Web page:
This is a question that comes up a lot between music fans (or at least the ones I talk to). And I always have a hard time answering because, frankly, I always seem to have albums ordered, in transit, downloaded, pre-ordered, bid at auction, swapped and, believe it or not, purchased across the counter at a bricks and mortar record shop.
So what's the last album I bought? The record I most recently made a transaction for was an online purchase of Hagar Schon Aaronson Shrieve's Through the Fire (1984). I must say this is not one I will be waiting to meet the postman for as, being one who judges both books and records by their covers, I give two strikes to the lousy group "name" (HSAS is not an improvement) and the unimaginative sleeve. That said, it's the music that counts in the end and, spurred on by my recent infatuation with Chickenfoot and all things Hagar, this one was coming up again and again and I felt I needed to give it a spin. I've always enjoyed Neal Schon's work with Journey and people recommending this cannot believe I've never heard it (or of it before a week or so ago).
But what most recently made it into my hands? That would have been Saturday's mail. A copy of Steve Vai's Sound Theories Vol. I & II (2007) arrived and immediately hit the stereo. I have been Vai-obsessed ever since catching his Where the Wild Things Are concert film on the Palladium channel one night and have begun snatching up as many of his CDs as I can (and re-appreciating all the Vai I already had in my collection via Zappa, Whitesnake, David Lee Roth and more). Recorded across a series of concerts and edited into "ideal" versions, this reminds me a great deal of similarly fashioned recordings by Frank Zappa. It's a beautiful record, the first disc featuring Vai's guitar complemented by a full orchestra, the Dutch Metropole Orkest. The second disc features the orchestra minus Vai, performing his own arrangements. This is a lot of fun for a Vai fan and also for an admirer of any Modern Day Composers refusing to die.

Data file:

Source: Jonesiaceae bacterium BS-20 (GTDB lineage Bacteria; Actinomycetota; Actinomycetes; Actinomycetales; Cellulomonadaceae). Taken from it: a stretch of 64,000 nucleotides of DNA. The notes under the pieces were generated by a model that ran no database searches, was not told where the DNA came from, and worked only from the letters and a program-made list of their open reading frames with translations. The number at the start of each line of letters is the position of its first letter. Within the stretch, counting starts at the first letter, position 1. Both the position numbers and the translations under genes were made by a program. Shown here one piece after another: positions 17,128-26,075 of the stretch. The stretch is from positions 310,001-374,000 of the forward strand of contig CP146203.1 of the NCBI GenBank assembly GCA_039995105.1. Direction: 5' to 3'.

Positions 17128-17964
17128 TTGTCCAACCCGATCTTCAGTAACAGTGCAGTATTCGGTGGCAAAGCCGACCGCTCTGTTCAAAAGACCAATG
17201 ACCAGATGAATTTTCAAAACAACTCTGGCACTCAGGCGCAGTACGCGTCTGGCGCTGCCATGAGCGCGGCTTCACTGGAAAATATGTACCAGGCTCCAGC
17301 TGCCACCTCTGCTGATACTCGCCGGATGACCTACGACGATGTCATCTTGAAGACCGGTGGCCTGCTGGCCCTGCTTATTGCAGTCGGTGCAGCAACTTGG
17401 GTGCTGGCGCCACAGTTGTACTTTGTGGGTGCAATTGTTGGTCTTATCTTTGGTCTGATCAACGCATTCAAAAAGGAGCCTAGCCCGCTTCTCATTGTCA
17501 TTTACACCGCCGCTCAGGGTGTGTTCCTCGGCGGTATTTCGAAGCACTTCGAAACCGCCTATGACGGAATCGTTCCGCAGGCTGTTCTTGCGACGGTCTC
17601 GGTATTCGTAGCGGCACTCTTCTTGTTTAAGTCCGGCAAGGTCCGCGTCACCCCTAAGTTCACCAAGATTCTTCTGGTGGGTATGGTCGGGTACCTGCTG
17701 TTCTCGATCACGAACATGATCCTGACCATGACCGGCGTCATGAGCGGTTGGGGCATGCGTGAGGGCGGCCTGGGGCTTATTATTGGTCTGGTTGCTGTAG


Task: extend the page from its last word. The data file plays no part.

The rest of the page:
I will occasionally download music, usually from iTunes, but also only if there isn't a "hard copy" available to be found, purchased, held and shelved. That said, my last iTunes purchase may or may not make a real album as it's purportedly the first single from the long-awaited Dr. Dre Detox album. As I figured it may never really appear I grabbed a copy of "Kush" (2010) while I could (and also because it is simply too fantastic not to have to play right now).
So the last time I walked into a store, picked an album from the shelf and took it home? Just over a week ago I picked up Deep Purple's Burn (1974) and proceeded to love it so much I made it the inaugural post for this blog. A friendly fan of the band has been feeding me recommendations for Deep Purple follow-ups and a small stack arrived last week and will undoubtedly feature here in the future.
Whether it be via mail, internet or local merchant, I am on a mission to keep the recording industry funded. As long as artists are willing to record and share their work, I am willing to shell out some cash to enjoy it. I love how one great record or recommendation leads to another and there's nothing better than finding something new - even if it's over thirty years old.